WASHINGTON -- After billions of dollars, hours of debates and frantic last-minute pitches from the candidates, it’s up to the voters Tuesday to decide whether to give President Barack Obama a second term or change course with Republican Mitt Romney.
Also at stake is control of Congress. Thirty-three Senate seats and all 435 House of Representatives seats are up this year, and while the House is expected to remain in Republican hands, Senate control hinges on a host of tight races.
Turnout will be one key to handicapping who’s winning the White House and congressional battles, heading a long list of unknowns. Will the relentlessly negative campaign help or hurt? Did superstorm Sandy benefit the president? Did early voting give him a big advantage?
Once the polls close starting at 6 p.m. EST in Indiana and Kentucky, a number of early clues will signal whether Obama or Romney will get the 270 electoral votes needed to win. Polls on Monday continued to show the race a virtual tie nationally and in most of the 11 battleground states.
The first hints of how the night might go will come in four early poll-closing states: Virginia, North Carolina, New Hampshire and Indiana. Obama won all four in 2008.
Romney needs all four if he’s to become the sixth person in 100 years to defeat a sitting president. Should he falter in even one, or the results become too close to call, this race won’t be over quickly.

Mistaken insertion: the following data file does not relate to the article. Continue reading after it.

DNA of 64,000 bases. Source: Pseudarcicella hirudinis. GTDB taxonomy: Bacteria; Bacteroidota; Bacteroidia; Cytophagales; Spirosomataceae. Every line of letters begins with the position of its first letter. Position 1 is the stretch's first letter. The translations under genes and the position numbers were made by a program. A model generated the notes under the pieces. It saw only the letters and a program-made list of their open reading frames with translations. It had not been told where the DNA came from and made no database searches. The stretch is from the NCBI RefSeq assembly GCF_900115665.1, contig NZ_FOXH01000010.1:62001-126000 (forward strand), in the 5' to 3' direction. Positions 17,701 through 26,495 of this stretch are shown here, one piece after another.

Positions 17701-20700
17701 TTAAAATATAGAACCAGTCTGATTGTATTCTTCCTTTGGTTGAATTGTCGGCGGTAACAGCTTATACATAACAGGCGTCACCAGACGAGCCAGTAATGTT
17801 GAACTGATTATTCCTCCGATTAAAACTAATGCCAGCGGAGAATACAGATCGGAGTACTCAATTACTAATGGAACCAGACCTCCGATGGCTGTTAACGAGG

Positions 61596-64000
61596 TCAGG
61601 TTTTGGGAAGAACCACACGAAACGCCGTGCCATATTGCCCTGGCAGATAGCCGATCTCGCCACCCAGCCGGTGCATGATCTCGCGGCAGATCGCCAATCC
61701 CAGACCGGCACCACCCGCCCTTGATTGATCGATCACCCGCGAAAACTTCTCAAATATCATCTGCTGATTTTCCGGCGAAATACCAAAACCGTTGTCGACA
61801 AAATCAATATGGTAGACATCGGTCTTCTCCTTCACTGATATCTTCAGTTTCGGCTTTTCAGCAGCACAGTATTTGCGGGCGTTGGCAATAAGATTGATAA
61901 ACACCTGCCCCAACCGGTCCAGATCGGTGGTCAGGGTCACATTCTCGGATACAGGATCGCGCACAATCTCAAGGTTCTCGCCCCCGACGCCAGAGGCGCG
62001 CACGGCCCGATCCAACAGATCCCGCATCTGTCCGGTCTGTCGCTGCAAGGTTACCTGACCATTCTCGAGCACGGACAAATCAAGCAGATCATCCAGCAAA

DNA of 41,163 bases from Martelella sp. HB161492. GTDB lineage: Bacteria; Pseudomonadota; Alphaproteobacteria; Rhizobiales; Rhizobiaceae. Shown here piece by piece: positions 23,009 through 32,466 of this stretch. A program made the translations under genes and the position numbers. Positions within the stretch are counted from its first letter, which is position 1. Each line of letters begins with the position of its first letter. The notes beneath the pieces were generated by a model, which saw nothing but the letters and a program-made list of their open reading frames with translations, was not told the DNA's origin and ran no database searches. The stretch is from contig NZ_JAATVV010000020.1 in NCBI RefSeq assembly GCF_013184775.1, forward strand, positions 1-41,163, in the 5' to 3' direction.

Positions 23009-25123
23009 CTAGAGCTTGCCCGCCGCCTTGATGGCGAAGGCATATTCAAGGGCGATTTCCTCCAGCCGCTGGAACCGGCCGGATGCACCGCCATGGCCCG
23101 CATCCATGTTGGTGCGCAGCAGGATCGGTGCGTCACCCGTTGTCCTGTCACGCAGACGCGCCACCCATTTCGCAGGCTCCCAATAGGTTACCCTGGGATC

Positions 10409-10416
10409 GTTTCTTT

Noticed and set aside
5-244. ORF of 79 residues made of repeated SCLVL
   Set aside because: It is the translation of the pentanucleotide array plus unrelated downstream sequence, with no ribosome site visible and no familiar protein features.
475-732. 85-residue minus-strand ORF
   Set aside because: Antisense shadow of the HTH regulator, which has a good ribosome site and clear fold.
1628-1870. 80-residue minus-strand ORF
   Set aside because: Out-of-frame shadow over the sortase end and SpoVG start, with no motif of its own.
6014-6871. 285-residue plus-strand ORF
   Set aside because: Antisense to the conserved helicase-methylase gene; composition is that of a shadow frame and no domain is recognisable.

Obama, on the other hand, can score an important win early by taking Florida. Losing its 29 electoral votes would be a huge blow to Romney, who has pushed hard for the state’s votes and began his last full campaign day Monday in Orlando.
“Tomorrow we begin a better tomorrow,” Romney told about 1,000 supporters, stressing his closing argument that Obama bungled the economy and is too fierce a partisan to work with Republicans.
The president was in Madison, Wis., where he appeared with legendary rocker Bruce Springsteen.
“I stood with President Obama four years ago, and I’m proud to stand with him today,” Springsteen said. Obama hugged the singer and reminded the crowd, “We’ve got more change to make.”
Turnout was expected to be down somewhat from 2004 and 2008, according to models developed by the Gallup Organization. Voters “have not been quite as engaged” in the election, a Gallup analysis said, and many voters could be distracted by Sandy, whose impact is still being felt in parts of the Northeast.
As the night unfolds, here’s how to watch the returns:
Most states are solidly for Obama or Romney, so 11 are likely to decide the race. All have polling places scheduled to close by 10 p.m. EST. All went for Obama last time, and he has to hold on to most of them to win again.
Hour by hour:
7 p.m. EST: Virginia. Obama’s 2008 victory was the first there by a Democratic presidential candidate since 1964. Romney needs its 13 electoral votes.
7:30 p.m. EST: Ohio, North Carolina. Romney needs Ohio and its 18 electoral votes; no Republican has won the White House without the state. North Carolina is another state Obama won in 2008, the first time a Democrat had taken it in decades, but Romney is counting on winning its 15 electoral votes. If not, he’s probably in trouble.
8 p.m. EST: New Hampshire, Florida, Pennsylvania. If Obama wins Florida, Romney’s chances would get shakier. But if Romney wins Pennsylvania’s 20 electoral votes, which Obama has regarded for months as his, the president should start worrying. The four electoral votes of New Hampshire – Democratic in the last two elections – matter if the race stays close.